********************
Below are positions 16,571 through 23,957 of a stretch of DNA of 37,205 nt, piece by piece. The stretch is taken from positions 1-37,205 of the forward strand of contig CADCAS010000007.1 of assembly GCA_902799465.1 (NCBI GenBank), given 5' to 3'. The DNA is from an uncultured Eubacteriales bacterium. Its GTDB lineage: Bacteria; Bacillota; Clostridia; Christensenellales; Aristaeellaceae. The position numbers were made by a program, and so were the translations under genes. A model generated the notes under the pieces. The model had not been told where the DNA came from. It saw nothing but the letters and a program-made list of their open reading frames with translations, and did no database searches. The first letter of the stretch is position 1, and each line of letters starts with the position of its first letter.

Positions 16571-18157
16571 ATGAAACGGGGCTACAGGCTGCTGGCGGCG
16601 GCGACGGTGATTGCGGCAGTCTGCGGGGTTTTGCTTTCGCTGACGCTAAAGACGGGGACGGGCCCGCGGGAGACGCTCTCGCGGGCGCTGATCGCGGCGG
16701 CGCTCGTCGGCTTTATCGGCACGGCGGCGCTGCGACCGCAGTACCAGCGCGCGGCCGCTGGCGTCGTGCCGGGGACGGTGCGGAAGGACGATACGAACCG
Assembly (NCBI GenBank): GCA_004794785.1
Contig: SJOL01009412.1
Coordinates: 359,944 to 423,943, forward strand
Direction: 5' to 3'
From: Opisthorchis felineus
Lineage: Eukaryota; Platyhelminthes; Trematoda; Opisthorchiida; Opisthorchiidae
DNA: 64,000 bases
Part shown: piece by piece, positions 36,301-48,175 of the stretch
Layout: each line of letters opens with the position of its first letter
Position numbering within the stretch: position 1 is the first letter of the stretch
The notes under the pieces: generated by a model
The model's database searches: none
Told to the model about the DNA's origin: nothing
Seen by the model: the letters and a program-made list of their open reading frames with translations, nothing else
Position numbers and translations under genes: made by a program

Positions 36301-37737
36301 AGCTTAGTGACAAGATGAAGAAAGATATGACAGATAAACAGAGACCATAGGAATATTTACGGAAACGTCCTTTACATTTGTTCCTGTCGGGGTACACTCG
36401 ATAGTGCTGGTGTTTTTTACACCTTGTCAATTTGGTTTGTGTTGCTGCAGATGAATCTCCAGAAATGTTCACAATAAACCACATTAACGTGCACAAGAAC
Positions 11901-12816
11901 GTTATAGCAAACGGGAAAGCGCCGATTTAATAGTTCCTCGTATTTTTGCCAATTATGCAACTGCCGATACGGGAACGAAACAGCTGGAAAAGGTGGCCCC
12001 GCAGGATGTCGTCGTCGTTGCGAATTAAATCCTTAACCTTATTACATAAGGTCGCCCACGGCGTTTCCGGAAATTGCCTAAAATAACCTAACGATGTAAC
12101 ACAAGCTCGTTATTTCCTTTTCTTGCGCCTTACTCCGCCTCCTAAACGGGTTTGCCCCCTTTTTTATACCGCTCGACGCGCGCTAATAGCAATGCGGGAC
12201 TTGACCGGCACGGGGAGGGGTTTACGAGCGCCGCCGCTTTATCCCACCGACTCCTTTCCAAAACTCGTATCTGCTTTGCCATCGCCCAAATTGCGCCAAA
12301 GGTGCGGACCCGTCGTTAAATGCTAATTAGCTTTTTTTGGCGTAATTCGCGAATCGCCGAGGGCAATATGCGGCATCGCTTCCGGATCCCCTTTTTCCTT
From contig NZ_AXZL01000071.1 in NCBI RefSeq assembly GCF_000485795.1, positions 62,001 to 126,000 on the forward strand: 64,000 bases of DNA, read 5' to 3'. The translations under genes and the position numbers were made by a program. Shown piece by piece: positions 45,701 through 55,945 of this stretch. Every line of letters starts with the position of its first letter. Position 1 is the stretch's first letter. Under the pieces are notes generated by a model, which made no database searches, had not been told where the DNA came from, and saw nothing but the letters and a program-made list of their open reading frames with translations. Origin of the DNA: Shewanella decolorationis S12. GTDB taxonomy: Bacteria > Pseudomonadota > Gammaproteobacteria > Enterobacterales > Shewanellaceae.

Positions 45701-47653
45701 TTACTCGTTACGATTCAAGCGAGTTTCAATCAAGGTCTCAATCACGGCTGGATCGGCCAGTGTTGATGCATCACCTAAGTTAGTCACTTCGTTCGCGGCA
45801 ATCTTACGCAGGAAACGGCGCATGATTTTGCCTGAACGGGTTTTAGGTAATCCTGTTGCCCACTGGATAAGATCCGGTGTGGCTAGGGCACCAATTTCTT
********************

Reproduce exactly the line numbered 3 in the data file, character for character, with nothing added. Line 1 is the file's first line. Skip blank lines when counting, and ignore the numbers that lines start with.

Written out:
16571 ATGAAACGGGGCTACAGGCTGCTGGCGGCG